Medicare Imaging Cuts Off Base, ACR says

November 4, 2011
Diagnostic Imaging Staff

The Centers for Medicare and Medicaid Services’ 25-percent cut of multiple procedure payment for image interpretation is “unfounded and potentially dangerous,” the American College of Radiology said.

The Centers for Medicare and Medicaid Services’ 25-percent cut of multiple procedure payment for image interpretation is “unfounded and potentially dangerous,” the American College of Radiology said. 

CMS had planned a 50 percent cut, but backed off in the face of additional ACR-supplied data and what the ACR described as “a furious response from the imaging community.” But the final rule expanded the payment reduction to include multiple providers within the same group practice – a surprise that the ACR said “violates the spirit of the rulemaking process and indicates that CMS fundamentally misunderstands the practice of medicine.”

ACR officials said the multiple procedure reduction will affect the most vulnerable of Medicare beneficiaries: people suffering from multiple trauma, stroke patients and those with widespread cancer. Such patients often require multiple scans to survive serious illness and injury, the interpretation of which can often require the expertise of several different radiologists, they added.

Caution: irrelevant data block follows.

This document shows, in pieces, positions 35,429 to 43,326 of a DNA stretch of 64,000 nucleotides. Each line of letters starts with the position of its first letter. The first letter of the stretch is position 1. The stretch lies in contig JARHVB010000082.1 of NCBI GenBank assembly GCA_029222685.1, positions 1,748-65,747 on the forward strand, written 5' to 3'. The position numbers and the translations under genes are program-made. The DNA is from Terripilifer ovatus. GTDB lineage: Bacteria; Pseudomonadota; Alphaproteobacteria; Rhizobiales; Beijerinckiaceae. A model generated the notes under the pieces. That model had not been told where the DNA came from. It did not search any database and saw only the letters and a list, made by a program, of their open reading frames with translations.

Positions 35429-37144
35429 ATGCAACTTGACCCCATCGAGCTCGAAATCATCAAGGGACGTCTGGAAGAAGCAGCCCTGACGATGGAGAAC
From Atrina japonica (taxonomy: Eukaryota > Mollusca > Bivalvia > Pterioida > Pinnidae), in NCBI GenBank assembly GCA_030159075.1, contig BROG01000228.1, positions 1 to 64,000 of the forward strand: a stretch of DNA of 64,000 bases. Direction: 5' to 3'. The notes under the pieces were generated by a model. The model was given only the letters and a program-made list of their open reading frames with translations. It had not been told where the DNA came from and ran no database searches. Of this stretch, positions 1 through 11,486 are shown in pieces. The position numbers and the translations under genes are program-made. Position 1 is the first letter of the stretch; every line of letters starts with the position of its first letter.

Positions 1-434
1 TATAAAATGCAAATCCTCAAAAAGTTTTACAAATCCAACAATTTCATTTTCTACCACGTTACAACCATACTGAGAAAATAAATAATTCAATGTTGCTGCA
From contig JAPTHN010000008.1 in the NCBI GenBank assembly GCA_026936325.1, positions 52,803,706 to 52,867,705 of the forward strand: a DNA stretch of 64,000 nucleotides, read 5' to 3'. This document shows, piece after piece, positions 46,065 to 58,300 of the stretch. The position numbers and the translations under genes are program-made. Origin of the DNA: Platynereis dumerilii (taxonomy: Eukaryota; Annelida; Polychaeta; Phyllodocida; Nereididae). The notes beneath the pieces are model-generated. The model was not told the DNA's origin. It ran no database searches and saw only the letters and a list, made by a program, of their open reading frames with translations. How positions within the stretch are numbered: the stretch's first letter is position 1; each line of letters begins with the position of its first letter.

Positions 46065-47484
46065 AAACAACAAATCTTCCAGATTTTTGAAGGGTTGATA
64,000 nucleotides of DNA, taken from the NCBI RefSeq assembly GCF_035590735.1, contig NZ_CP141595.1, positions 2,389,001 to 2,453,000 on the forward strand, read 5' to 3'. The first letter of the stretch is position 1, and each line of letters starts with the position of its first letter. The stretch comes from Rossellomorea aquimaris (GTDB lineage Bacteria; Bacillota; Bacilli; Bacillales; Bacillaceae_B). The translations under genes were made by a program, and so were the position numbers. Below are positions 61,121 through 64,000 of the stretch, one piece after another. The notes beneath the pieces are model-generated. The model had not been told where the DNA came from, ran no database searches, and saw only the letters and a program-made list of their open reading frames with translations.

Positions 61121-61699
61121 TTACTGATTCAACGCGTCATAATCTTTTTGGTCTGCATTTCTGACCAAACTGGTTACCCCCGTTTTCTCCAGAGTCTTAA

“This extension of the multiple procedure payment reduction to include physicians in the same group practice was not specifically included in the 2012 Medicare Fee Schedule Proposed Rule. No efficiencies in care support a funding cut when different physicians in a group practice interpret separate imaging scans for the same patient. There is no scientific support for this action. The Centers for Medicare and Medicaid Services should rescind it immediately,” said John A. Patti, MD, chair of the ACR board of chancellors.

Medicare funding for imaging scans has been cut $5 billion since 2007. The Obama Administration recommended to the congressional supercommittee $1.3 billion more in imaging cuts. This may force many suburban and rural imaging providers to close, causing many seniors to travel farther and wait longer to receive care, the ACR says.

There is no publicly available evidence to support a 25 percent reduction to physician interpretation payments in general, the ACR said, citing a recently published study proves that any efficiencies in the multiple procedure setting are highly variable and, at most, total one-fifth the cost of what CMS contends.

The ACR called on Congress to pass the Diagnostic Imaging Services Protection Act (H.R. 3269), which would block this multiple procedure payment reduction until and unless Medicare produces a study that would support such a cut in care.